Background: Amylin is a 37-amino acid peptide neurohormone that is cosecreted with insulin from the pancreatic beta cells in response to meals. It lowers serum glucose by decreasing glucagon release, slowing gastric emptying, and decreasing food intake. Pramlintide, a synthetic amylin analogue, is approved by the US Food and Drug Administration for use with mealtime insulin in patients with type 1 diabetes and patients with type 2 diabetes who are using mealtime insulin only or the combination of insulin and metformin and/or a sulfonylurea.
Objective: This article reviews the available literature on pramlintide with respect to its mechanism of action, pharmacokinetics and pharmacodynamics, clinical efficacy in type 1 and type 2 diabetes, safety and tolerability, dosing, contraindications, and drug interactions.
Methods: MEDLINE (1966-April 2005), Iowa Drug Information Service (1966-April 2005), and International Pharmaceutical Abstracts (1970-April 2005) were searched for clinical trials and therapeutic reviews published in the English language. The search terms were pramlintide and amylin. The bibliographies of identified articles were reviewed for additional references. All relevant studies were included in the review.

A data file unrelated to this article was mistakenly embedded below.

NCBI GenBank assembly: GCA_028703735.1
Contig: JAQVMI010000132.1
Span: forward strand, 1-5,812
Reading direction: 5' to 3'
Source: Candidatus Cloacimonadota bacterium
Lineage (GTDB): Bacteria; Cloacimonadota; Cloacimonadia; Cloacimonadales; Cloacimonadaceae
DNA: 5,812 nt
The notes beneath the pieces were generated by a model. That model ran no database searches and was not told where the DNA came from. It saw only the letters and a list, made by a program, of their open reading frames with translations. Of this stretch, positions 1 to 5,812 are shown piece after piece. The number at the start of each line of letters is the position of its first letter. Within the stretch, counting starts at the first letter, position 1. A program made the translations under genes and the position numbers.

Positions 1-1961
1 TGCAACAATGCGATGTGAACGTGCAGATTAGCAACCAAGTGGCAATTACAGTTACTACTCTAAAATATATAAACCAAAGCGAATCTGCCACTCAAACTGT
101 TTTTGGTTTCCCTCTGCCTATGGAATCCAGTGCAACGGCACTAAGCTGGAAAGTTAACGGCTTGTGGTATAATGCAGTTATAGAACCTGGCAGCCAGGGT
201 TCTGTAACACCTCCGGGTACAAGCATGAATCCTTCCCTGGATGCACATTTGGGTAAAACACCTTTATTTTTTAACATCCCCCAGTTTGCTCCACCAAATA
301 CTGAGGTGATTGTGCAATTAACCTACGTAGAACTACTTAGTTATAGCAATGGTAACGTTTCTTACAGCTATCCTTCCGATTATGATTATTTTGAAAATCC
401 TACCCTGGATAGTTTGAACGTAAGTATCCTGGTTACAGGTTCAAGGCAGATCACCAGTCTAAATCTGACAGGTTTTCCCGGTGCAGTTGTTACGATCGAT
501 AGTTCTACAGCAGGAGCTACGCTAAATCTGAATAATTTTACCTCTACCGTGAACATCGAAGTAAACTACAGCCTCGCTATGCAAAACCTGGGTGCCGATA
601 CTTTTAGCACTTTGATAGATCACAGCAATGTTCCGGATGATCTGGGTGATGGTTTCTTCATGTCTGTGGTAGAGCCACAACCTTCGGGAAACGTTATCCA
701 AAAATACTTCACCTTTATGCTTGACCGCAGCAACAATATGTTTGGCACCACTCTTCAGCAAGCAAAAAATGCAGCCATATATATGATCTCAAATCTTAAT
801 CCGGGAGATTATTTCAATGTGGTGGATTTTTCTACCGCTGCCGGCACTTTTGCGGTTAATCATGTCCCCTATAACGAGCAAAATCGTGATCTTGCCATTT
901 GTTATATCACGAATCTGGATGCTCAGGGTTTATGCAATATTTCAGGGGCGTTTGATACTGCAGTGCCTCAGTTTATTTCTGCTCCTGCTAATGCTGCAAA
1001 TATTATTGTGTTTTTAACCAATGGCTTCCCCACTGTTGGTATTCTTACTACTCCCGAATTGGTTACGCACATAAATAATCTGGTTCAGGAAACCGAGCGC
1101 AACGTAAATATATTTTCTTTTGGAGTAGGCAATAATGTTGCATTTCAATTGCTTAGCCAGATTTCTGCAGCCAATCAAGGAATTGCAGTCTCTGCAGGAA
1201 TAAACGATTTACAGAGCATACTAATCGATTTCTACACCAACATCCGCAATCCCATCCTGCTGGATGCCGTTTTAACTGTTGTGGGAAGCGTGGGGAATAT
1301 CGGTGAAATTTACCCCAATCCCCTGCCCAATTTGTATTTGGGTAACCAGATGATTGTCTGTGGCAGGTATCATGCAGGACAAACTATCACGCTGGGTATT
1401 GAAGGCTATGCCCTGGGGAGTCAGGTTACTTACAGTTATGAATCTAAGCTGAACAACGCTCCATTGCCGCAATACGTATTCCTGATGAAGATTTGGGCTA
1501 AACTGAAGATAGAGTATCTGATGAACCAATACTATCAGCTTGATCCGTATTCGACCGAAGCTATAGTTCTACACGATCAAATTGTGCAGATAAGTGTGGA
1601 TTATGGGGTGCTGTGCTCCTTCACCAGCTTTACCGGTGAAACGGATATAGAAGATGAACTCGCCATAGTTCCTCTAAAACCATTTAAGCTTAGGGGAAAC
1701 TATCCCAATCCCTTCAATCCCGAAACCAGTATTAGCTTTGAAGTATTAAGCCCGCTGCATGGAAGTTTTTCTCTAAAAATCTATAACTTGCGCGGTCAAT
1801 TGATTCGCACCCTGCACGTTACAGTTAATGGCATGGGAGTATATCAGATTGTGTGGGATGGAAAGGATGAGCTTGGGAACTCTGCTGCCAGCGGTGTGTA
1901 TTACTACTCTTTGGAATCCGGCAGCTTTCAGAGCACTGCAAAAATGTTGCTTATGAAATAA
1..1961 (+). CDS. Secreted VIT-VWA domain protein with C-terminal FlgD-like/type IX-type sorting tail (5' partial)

Results: Six studies, ranging in duration from 4 to 52 weeks, examined the effect of administering pramlintide with premeal insulin in patients with type 1 diabetes. In these trials, pramlintide 120 to 270 microg/d reduced glycosylated hemoglobin (HbA(1c)) by 0.1 % to 0.67%, 1-hour postprandial glucose (PPG) by 4.4 to 7 mmol/L, and 2-hour PPG by 3.6 to 4.8 mmol/L. Five studies, also ranging from 4 to 52 weeks' duration, examined the effect of administering premeal pramlintide in patients with type 2 diabetes. In these trials, pramlintide 90 to 450 microg/d reduced HbA(1c) by 0.3% to 0.62%, 1-hour PPG by 4.8 mmol/L, and 2-hour PPG by 3.4 mmol/L. The principal adverse events reported in clinical trials were nausea and hypoglycemia. The incidence of hypoglycemia in the first 4 weeks of therapy was 2 to 4 times greater with pramlintide compared with placebo; thus, the manufacturer recommends reducing the dose of premeal insulin by 50% when starting pramlintide. Close monitoring of blood glucose levels is recommended when initiating pramlintide therapy.
Conclusions: Use of pramlintide in addition to insulin in patients with type 1 and type 2 diabetes was associated with modest reductions in HbA(1c). The primary adverse effects of pramlintide therapy were nausea and hypoglycemia.